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Price flexibility and full employment: a common misconception


  • Roy Grieve

    () (Department of Economics, University of Strathclyde)


This paper highlights and builds upon Michio Morishima’s sadly neglected thesis that multi-market economies should be envisaged, and modelled, as over-determined systems, in that the number of conditions to be satisfied for equilibrium exceeds the number of unknowns (equilibrium prices and quantities) to be discovered. This understanding undermines the comfortable supposition (underpinning both New Keynesian and New Classical theoretical approaches) that, even when the economy is not in a position of full employment, a potential equilibrium solution does exist which - if not instantly, at least eventually – will be achieved by market forces. In other words, contrary to the conventional view, observed price and wage stickiness should be considered as contributing to macroeconomic stability rather than inhibiting adjustment to full employment equilibrium. A further casualty of the Morishima perspective is the common textbook rationalisation that the Keynes theory applies only in the short run (with sticky prices) while the classical analysis comes into its own (with flexible prices) in the longer term.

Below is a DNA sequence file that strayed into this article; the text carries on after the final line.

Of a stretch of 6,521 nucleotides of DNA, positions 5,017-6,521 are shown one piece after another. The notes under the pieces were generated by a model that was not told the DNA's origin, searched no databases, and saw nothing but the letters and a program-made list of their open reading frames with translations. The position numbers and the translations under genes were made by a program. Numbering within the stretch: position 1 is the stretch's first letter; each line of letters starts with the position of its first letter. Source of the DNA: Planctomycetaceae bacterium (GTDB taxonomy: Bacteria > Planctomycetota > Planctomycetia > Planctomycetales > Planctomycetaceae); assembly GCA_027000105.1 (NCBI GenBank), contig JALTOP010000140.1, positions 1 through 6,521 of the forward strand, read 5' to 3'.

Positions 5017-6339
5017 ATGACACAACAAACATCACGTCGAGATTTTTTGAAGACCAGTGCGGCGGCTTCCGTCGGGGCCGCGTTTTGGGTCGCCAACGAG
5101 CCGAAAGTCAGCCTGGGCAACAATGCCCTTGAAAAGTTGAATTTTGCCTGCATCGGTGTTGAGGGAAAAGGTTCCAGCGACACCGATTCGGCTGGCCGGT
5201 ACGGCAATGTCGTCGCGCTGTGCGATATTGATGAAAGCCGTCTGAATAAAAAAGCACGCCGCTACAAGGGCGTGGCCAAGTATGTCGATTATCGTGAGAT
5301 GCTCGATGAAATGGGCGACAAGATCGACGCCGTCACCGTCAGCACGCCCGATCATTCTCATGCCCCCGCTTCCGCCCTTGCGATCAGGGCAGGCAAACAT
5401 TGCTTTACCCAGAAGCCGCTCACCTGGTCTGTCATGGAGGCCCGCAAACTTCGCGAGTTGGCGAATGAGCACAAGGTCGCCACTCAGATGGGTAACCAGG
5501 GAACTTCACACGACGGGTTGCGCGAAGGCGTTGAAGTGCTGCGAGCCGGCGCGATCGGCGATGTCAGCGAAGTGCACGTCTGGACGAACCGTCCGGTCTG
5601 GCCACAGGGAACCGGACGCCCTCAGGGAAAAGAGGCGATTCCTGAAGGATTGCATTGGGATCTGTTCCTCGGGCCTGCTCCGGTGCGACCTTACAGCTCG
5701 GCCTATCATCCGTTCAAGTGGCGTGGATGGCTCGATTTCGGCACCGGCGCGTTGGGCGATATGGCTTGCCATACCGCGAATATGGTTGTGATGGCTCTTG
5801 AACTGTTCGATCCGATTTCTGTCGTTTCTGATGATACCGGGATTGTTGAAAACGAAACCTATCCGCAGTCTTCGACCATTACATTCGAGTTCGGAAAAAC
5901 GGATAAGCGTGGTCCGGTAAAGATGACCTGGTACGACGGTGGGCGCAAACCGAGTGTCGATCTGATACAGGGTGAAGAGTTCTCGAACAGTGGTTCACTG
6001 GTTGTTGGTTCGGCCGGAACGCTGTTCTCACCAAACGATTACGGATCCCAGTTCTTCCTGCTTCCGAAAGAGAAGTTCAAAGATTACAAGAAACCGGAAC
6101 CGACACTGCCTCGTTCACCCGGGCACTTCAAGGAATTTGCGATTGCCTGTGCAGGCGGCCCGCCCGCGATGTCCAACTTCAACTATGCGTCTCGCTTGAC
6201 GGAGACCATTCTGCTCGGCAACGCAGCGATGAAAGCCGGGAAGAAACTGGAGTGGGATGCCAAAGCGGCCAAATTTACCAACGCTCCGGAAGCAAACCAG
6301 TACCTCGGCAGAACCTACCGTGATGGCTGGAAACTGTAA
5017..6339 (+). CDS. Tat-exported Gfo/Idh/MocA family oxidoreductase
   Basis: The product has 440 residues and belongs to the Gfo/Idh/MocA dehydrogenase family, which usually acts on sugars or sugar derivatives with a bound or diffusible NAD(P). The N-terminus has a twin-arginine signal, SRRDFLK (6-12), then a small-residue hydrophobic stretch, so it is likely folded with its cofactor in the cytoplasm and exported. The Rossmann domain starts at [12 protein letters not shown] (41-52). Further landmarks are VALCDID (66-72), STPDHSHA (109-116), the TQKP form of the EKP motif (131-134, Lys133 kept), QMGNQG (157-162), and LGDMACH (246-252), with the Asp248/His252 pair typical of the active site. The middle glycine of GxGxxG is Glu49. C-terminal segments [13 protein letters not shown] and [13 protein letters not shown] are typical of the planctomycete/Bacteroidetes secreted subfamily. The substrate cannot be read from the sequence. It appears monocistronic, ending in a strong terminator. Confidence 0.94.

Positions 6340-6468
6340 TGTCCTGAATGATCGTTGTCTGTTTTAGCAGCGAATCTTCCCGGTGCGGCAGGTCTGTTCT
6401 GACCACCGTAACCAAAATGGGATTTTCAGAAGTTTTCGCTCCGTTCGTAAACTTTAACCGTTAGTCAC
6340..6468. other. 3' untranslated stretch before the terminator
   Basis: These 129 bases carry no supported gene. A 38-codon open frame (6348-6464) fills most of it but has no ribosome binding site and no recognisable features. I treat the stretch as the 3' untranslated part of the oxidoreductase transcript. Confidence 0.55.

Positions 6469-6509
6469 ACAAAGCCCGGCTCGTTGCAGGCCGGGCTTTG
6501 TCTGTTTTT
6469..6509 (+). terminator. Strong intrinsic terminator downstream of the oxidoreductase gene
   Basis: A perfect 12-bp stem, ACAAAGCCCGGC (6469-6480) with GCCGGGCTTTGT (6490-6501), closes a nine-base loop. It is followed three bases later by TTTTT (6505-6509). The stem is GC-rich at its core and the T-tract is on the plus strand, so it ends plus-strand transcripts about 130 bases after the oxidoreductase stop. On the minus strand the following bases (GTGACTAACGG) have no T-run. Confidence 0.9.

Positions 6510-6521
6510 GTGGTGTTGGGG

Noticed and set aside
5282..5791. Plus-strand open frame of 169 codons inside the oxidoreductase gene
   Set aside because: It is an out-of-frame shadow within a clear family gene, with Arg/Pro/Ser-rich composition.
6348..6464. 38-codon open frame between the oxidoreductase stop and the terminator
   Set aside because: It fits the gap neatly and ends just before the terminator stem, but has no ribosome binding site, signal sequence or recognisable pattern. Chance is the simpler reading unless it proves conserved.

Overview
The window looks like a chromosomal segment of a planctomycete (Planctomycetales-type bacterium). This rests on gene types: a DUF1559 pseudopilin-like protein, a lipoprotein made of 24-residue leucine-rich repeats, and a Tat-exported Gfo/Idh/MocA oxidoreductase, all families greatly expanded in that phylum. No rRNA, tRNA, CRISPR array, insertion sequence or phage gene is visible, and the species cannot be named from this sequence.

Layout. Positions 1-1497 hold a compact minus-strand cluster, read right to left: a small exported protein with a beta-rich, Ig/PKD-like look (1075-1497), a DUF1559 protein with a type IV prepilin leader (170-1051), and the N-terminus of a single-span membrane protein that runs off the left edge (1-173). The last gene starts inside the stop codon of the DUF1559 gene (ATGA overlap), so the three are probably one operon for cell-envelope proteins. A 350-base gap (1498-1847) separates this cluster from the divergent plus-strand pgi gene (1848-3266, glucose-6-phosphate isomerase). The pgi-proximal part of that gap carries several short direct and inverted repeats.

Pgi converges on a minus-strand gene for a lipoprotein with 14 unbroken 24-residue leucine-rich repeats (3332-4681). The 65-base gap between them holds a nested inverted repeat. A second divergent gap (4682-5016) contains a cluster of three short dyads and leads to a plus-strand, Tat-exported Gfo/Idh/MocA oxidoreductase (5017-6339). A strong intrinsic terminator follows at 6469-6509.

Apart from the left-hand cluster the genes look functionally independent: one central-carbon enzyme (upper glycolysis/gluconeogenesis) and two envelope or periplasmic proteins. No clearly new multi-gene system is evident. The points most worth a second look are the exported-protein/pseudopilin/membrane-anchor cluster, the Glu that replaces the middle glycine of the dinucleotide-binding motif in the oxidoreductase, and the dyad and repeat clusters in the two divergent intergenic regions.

Suggested Citation

  • Roy Grieve, 2009. "Price flexibility and full employment: a common misconception," Working Papers 0910, University of Strathclyde Business School, Department of Economics.
  • Handle: RePEc:str:wpaper:0910

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    References listed on IDEAS

    1. Blinder, Alan S, 1988. "The Fall and Rise of Keynesian Economics," The Economic Record, The Economic Society of Australia, vol. 64(187), pages 278-294, December.
    2. Hahn, Frank, 1981. "Reflections on the Invisible Hand," The Warwick Economics Research Paper Series (TWERPS) 196, University of Warwick, Department of Economics.
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    More about this item


    Price flexibility; General equilibrium (macro) models; Walras' Law and Say's Law; Over-determined systems;

    JEL classification:

    • E11 - Macroeconomics and Monetary Economics - - General Aggregative Models - - - Marxian; Sraffian; Kaleckian
    • E12 - Macroeconomics and Monetary Economics - - General Aggregative Models - - - Keynes; Keynesian; Post-Keynesian
    • E13 - Macroeconomics and Monetary Economics - - General Aggregative Models - - - Neoclassical
    • E31 - Macroeconomics and Monetary Economics - - Prices, Business Fluctuations, and Cycles - - - Price Level; Inflation; Deflation

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